Summer Reading List 2014

Summer Reading 2014 BooksI love summertime because I travel more. Traveling more means more time on airplanes and in train stations. As much as I enjoy the destinations I visit, I sometimes enjoy the journey even more because it gives me dedicated time to read. My favorite way to relax while still feeling productive is by reading business books.  This allows me to keep up with what other entrepreneurs are thinking and doing.  Here are some of the books I have been diving into over the past few months.

Start Something That Matters by Blake Mycoskie. I read this book in one sitting, on a train from Washington D.C. to NYC. I was so inspired by Blake’s enthusiasm I immediately told all of my friends to buy a copy and to start wearing TOMS shoes.   Blake discusses how to do good for the world and make money and I was really inspired by his approach.  I think it would be hard to read this book and not be motivated by Blake’s generosity and spirit.

Do Cool Sh*t by Miki Agrawal. I stumbled on this book when it popped up on my recommended reads from the New York Public Library. It is a super quick read but it packs a big punch. What I love about it is that it gives you Miki’s story woven in with tasks and challenges for the reader. If you don’t already have your own business you will want to start one after reading this book, AND, thanks to Miki, you will also have the basic know-how to do it!

Outliers: The Story of Success by Malcolm Gladwell. What struck me most about this book was how success has to do with some hard work and some factors out of one’s control. The book tells fascinating tales about how “overnight successes” really have a lot more going for them than we can see on the surface. Timing is everything – the time you start a project, the time you put in to it. Sometimes the stars are aligned for something unusual to happen.  It struck me that you have to keep working hard, but you also have to be open to what the universe is putting out there for you.

Never Eat Alone by Keith Ferrazzi. I read this book after Malcolm Gladwell inspired me to become a connector in his book The Tipping Point (another great read). I finished Never Eat Alone without a “To Do” list of at least twenty things. Mr. Ferrazzi is clearly good at connecting and he gives some definite and concrete steps that even the shyest people can try.  I find myself re-visiting this book when I want to try a new way of connecting with colleagues and clients.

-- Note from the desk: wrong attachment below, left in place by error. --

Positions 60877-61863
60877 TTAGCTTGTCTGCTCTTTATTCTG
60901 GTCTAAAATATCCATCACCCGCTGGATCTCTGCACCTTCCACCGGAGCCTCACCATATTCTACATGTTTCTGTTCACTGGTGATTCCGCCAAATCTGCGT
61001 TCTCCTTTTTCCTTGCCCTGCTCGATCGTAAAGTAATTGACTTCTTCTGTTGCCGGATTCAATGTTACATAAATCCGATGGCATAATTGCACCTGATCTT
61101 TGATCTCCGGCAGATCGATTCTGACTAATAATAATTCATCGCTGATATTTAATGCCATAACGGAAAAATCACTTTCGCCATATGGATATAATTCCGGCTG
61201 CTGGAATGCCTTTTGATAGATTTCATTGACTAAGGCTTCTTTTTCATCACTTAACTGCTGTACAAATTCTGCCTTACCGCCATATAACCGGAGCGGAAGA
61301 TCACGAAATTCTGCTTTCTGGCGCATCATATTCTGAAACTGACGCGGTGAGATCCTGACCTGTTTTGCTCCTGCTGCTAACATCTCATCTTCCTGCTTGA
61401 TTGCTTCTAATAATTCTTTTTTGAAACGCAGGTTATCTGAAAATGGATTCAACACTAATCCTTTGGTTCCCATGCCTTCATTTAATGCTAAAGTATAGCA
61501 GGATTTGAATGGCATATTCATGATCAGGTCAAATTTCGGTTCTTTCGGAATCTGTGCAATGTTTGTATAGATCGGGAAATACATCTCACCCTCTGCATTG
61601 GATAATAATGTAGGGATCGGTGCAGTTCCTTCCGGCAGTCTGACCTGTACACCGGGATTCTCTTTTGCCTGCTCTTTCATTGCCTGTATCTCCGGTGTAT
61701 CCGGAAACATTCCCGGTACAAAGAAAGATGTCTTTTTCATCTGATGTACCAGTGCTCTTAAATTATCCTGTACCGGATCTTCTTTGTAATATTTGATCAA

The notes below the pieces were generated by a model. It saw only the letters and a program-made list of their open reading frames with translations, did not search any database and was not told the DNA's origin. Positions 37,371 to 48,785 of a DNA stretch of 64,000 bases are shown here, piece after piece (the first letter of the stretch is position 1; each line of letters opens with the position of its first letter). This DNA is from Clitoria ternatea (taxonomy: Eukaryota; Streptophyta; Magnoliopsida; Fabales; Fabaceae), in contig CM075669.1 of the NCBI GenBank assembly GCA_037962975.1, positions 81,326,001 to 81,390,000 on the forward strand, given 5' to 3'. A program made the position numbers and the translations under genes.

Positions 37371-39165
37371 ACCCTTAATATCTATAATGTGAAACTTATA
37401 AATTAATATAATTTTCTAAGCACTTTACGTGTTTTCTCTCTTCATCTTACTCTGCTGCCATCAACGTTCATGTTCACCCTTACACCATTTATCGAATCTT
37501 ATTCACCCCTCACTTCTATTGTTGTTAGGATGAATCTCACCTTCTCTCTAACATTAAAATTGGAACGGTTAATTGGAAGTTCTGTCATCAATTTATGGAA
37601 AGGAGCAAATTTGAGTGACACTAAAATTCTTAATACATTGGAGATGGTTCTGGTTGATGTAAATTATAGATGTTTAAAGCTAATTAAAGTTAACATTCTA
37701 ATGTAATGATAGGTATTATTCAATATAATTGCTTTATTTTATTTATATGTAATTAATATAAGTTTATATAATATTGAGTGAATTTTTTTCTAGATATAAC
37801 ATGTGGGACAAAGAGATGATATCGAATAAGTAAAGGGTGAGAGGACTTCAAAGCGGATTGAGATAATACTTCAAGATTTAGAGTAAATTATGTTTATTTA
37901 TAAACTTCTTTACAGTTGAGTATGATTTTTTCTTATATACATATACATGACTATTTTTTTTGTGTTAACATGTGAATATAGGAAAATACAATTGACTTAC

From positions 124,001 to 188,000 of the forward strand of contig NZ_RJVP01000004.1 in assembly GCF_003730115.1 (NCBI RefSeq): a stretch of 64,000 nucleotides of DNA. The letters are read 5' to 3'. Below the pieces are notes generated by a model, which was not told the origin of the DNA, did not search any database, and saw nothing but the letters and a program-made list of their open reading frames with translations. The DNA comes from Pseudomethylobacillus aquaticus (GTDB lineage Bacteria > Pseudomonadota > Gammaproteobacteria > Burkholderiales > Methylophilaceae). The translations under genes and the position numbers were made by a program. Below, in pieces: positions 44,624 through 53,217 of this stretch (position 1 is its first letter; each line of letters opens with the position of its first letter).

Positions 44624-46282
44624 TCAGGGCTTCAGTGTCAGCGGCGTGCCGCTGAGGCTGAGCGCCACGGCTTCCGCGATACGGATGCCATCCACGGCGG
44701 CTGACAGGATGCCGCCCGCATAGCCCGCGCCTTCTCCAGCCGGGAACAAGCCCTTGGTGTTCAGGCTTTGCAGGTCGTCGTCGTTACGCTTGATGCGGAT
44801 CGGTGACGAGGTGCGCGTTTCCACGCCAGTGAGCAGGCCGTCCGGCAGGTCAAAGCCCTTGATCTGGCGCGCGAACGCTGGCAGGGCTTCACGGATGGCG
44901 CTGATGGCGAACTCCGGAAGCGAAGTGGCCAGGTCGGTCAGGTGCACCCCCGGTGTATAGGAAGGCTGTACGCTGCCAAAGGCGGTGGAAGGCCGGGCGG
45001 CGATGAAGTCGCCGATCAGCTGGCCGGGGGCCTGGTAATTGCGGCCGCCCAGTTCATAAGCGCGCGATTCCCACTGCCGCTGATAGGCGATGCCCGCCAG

Americanah by Chimamanda Ngozi Adichie. You can’t read only business books, it’s summer after all! This was one of the top five books I read last year and I can’t recommend it highly enough. This author is incredible – you can see for yourself in her TED talks on the danger of a single story and why we should all be feminists. In this book she tells the story of a Nigerian native who comes to the United States and eventually decides to return to Nigeria. The voice was stunning and the characters crawled into my head and refused to leave.

Have you read any of these books?  Did you enjoy them? What book should I pick up the next time I am on the road? Leave me a comment and let me know!

Starting a Business on the Side – Do Tell?

This economy has a lot of people thinking about starting a side business.  Starting a new company, freelancing, and contracting are all great ways to bring in some extra money while reducing your costs.  If you do it the right way you can see if the new business idea is really going to work while maintaining stability at your current gig.

Over the next four weeks I will talk about the various things you need to consider before launching a start-up side business or taking on a second job.

First: To Share or Not to Share

One of the first things you will need to decide is whether or not you are going to tell your employer about what you are doing.  If you decide to go the stealth route keep in mind that you probably want to keep it mum from the entire office.  Co-workers tend to talk and word will probably get back to your boss at some point unless you tell absolutely no one.

Remember to Check your Contract!

Before deciding to ‘fess up, you should also take a look at your employment contract (if you have one).  Many employment contracts limit an employee’s ability to get a second job.  Sometimes contracts require employees to jump through hoops like such as getting the employer’s written permission before taking on any other employment.  If you don’t follow the rules you expose yourself to being fired for cause.

If your contract seems limiting but you are still interested in working at a second gig and your contract discourages this you can always approach your employer and negotiate with him or her.

Once you know where you stand and how up front you are going to be, you are ready to consider the type of work you will be doing and how that work product may affect your employer.  Stay tuned for next week’s post on this issue and how to navigate it.